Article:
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Maryland General Assembly Passes Amendment to Digital Ad Tax, Excluding Broadcasters’ Digital Properties from the Ad Tax

Dear MDCD Member:

We write tonight on the final day of the Maryland General Assembly’s legislative session to report on good news for broadcasters regarding Maryland’s first-in-the-nation Digital Advertising Tax. 

Specifically, the General Assembly today passed an amendment to the Digital Ad Tax, Senate Bill 787, that “carves out” from the Ad Tax’s purview those broadcasters (and other news media entities) that would otherwise be subject to the Ad Tax by virtue of reaching the law’s dollar thresholds. 

MDCD advocated consistently and doggedly for Senate Bill 787 – the amendment to the Digital Ad Tax – for months, which was sponsored by Senate President Bill Ferguson and House Majority Leader Eric Luedtke.  We are pleased to report on its passage tonight.  Senate Bill 787 will now be sent to Governor Hogan. 

By way of background, you may recall that the Maryland General Assembly passed House Bill 732, the Digital Ad Tax, back in March 2020.  Governor Hogan vetoed the legislation in May 2020, but the General Assembly voted to override the Governor’s veto in February of this year.  Senate President Ferguson, who also sponsored the Digital Ad Tax, has stated repeatedly that his goal with the Ad Tax is to target large tech companies like Google, Facebook, and Twitter – not traditional media like broadcasters, newspapers, and the like.

You may also recall that the Digital Ad Tax operates as follows:

For companies with annual gross revenues (from all sources) of $100 million or more, the legislation imposes a tax of between 2.5% and 10% on a company’s annual gross revenues derived from digital advertising services on digital interfaces in Maryland, provided the company has at least $1 million in annual gross revenues derived from digital advertising services in Maryland.  The Digital Ad Tax legislation considers “digital advertising services” to mean things like ad services on a digital interface, including banner ads, search engine advertising, interstitial advertising, and the like; digital interfaces are websites, applications, etc.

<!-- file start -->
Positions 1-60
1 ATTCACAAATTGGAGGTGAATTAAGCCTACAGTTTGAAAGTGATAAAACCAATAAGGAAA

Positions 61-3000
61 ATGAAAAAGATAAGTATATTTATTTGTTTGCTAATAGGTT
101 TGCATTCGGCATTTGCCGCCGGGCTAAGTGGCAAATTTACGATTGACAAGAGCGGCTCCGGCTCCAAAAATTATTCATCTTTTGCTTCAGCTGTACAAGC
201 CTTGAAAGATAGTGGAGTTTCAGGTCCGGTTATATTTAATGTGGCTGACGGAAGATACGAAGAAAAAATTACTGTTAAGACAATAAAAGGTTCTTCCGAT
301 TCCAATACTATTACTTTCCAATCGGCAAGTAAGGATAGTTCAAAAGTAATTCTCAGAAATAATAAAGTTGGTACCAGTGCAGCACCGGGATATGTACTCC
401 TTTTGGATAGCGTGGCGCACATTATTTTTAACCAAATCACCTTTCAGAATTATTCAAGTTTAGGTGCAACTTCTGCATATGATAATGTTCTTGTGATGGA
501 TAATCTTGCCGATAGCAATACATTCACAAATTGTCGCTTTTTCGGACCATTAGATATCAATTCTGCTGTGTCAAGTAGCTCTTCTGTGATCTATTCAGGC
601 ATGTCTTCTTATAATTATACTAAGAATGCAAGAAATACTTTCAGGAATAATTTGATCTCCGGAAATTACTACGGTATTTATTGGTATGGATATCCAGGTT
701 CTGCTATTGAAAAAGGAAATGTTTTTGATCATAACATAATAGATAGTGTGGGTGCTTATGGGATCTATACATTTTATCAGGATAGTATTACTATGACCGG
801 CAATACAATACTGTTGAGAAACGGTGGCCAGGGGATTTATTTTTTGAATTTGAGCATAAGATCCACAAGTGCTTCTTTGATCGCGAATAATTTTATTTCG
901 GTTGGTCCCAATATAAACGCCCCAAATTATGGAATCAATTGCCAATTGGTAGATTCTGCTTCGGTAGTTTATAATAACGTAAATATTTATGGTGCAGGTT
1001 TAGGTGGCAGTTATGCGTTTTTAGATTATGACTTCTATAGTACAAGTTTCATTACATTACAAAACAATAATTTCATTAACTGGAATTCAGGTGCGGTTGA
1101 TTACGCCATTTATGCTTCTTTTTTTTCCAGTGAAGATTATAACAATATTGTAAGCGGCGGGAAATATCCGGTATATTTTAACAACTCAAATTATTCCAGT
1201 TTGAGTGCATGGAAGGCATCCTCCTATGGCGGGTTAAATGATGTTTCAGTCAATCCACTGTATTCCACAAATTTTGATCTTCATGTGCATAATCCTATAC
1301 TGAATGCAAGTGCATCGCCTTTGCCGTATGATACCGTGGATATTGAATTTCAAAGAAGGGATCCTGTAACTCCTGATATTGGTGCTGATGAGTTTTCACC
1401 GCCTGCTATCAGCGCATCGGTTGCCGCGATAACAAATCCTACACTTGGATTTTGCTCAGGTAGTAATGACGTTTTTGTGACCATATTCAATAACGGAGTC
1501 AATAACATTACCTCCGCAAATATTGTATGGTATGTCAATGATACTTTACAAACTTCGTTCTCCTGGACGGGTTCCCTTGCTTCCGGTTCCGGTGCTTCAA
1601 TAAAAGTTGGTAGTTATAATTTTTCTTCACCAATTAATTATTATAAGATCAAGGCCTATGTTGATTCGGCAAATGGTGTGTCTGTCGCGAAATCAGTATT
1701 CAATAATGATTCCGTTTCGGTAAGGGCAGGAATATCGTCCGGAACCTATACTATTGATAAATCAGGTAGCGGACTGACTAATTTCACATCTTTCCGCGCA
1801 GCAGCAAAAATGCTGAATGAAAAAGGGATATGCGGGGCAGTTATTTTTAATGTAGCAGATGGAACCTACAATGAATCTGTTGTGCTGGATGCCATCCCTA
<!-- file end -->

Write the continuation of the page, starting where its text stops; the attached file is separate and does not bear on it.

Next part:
As written, the Digital Ad Tax law would have swept certain broadcasters within its reach.  That, according to Senate President Ferguson, was never the aim.  After hearing from MDCD and many of its Member Stations, Senator Ferguson authored and sponsored Senate Bill 787, which exempts from the Digital Ad Tax those digital advertising services owned and operated by broadcasters (defined as entities that are primarily engaged in the business of operating a broadcast television or radio station) and other news media entities.

Senate President Ferguson introduced Senate Bill 787 in February; the amendment was the subject of numerous Committee hearings, as well as debate on the floor of both the House and Senate.  MDCD testified at several hearings, and MDCD and many Members provided written testimony in support of Senate Bill 787.

Senate Bill 787 passed the House Friday.  We are pleased to report it passed the Senate today. 

This is a big win for the broadcast industry in Maryland, both because it protects broadcasters from being subject to the Digital Ad Tax, and because it shows that the General Assembly recognizes the difference between local broadcasters and newspapers (and the important public service they provide in their communities) – and those entities that are the targets of the Digital Ad Tax.  We thank the amendment’s sponsors and the General Assembly for supporting the passage of Senate Bill 787.

Tim Nelson
MDCD Legal Counsel 


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150 Fayetteville Street
Raleigh, NC 27601
P.O. Box 1800 (27602) 

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